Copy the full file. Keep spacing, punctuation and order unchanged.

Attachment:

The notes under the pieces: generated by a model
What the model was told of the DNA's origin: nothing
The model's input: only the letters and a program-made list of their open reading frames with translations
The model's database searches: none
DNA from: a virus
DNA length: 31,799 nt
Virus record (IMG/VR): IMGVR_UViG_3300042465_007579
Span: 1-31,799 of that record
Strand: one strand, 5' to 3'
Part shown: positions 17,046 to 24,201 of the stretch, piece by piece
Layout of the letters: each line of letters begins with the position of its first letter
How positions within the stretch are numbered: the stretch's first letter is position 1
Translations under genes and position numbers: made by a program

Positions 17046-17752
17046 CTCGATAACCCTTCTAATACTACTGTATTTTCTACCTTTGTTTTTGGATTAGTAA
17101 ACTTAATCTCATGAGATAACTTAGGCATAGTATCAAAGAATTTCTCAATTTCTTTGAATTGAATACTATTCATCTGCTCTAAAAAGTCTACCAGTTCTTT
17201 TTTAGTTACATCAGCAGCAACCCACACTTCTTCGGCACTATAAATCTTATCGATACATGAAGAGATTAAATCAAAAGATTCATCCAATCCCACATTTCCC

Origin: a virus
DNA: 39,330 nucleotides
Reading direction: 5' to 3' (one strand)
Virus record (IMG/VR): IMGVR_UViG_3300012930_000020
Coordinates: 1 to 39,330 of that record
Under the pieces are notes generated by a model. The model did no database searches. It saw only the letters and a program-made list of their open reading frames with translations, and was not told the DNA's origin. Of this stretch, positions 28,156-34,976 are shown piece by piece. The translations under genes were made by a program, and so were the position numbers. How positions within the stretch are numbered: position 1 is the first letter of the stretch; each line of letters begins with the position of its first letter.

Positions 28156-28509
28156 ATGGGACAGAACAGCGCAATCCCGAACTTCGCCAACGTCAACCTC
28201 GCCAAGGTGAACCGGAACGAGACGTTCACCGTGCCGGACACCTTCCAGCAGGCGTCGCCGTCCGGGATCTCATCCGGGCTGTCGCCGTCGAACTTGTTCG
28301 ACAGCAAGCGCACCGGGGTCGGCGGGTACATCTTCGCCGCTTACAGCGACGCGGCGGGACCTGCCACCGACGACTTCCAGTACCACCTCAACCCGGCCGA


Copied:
The notes under the pieces: generated by a model
What the model was told of the DNA's origin: nothing
The model's input: only the letters and a program-made list of their open reading frames with translations
The model's database searches: none
DNA from: a virus
DNA length: 31,799 nt
Virus record (IMG/VR): IMGVR_UViG_3300042465_007579
Span: 1-31,799 of that record
Strand: one strand, 5' to 3'
Part shown: positions 17,046 to 24,201 of the stretch, piece by piece
Layout of the letters: each line of letters begins with the position of its first letter
How positions within the stretch are numbered: the stretch's first letter is position 1
Translations under genes and position numbers: made by a program

Positions 17046-17752
17046 CTCGATAACCCTTCTAATACTACTGTATTTTCTACCTTTGTTTTTGGATTAGTAA
17101 ACTTAATCTCATGAGATAACTTAGGCATAGTATCAAAGAATTTCTCAATTTCTTTGAATTGAATACTATTCATCTGCTCTAAAAAGTCTACCAGTTCTTT
17201 TTTAGTTACATCAGCAGCAACCCACACTTCTTCGGCACTATAAATCTTATCGATACATGAAGAGATTAAATCAAAAGATTCATCCAATCCCACATTTCCC

Origin: a virus
DNA: 39,330 nucleotides
Reading direction: 5' to 3' (one strand)
Virus record (IMG/VR): IMGVR_UViG_3300012930_000020
Coordinates: 1 to 39,330 of that record
Under the pieces are notes generated by a model. The model did no database searches. It saw only the letters and a program-made list of their open reading frames with translations, and was not told the DNA's origin. Of this stretch, positions 28,156-34,976 are shown piece by piece. The translations under genes were made by a program, and so were the position numbers. How positions within the stretch are numbered: position 1 is the first letter of the stretch; each line of letters begins with the position of its first letter.

Positions 28156-28509
28156 ATGGGACAGAACAGCGCAATCCCGAACTTCGCCAACGTCAACCTC
28201 GCCAAGGTGAACCGGAACGAGACGTTCACCGTGCCGGACACCTTCCAGCAGGCGTCGCCGTCCGGGATCTCATCCGGGCTGTCGCCGTCGAACTTGTTCG
28301 ACAGCAAGCGCACCGGGGTCGGCGGGTACATCTTCGCCGCTTACAGCGACGCGGCGGGACCTGCCACCGACGACTTCCAGTACCACCTCAACCCGGCCGA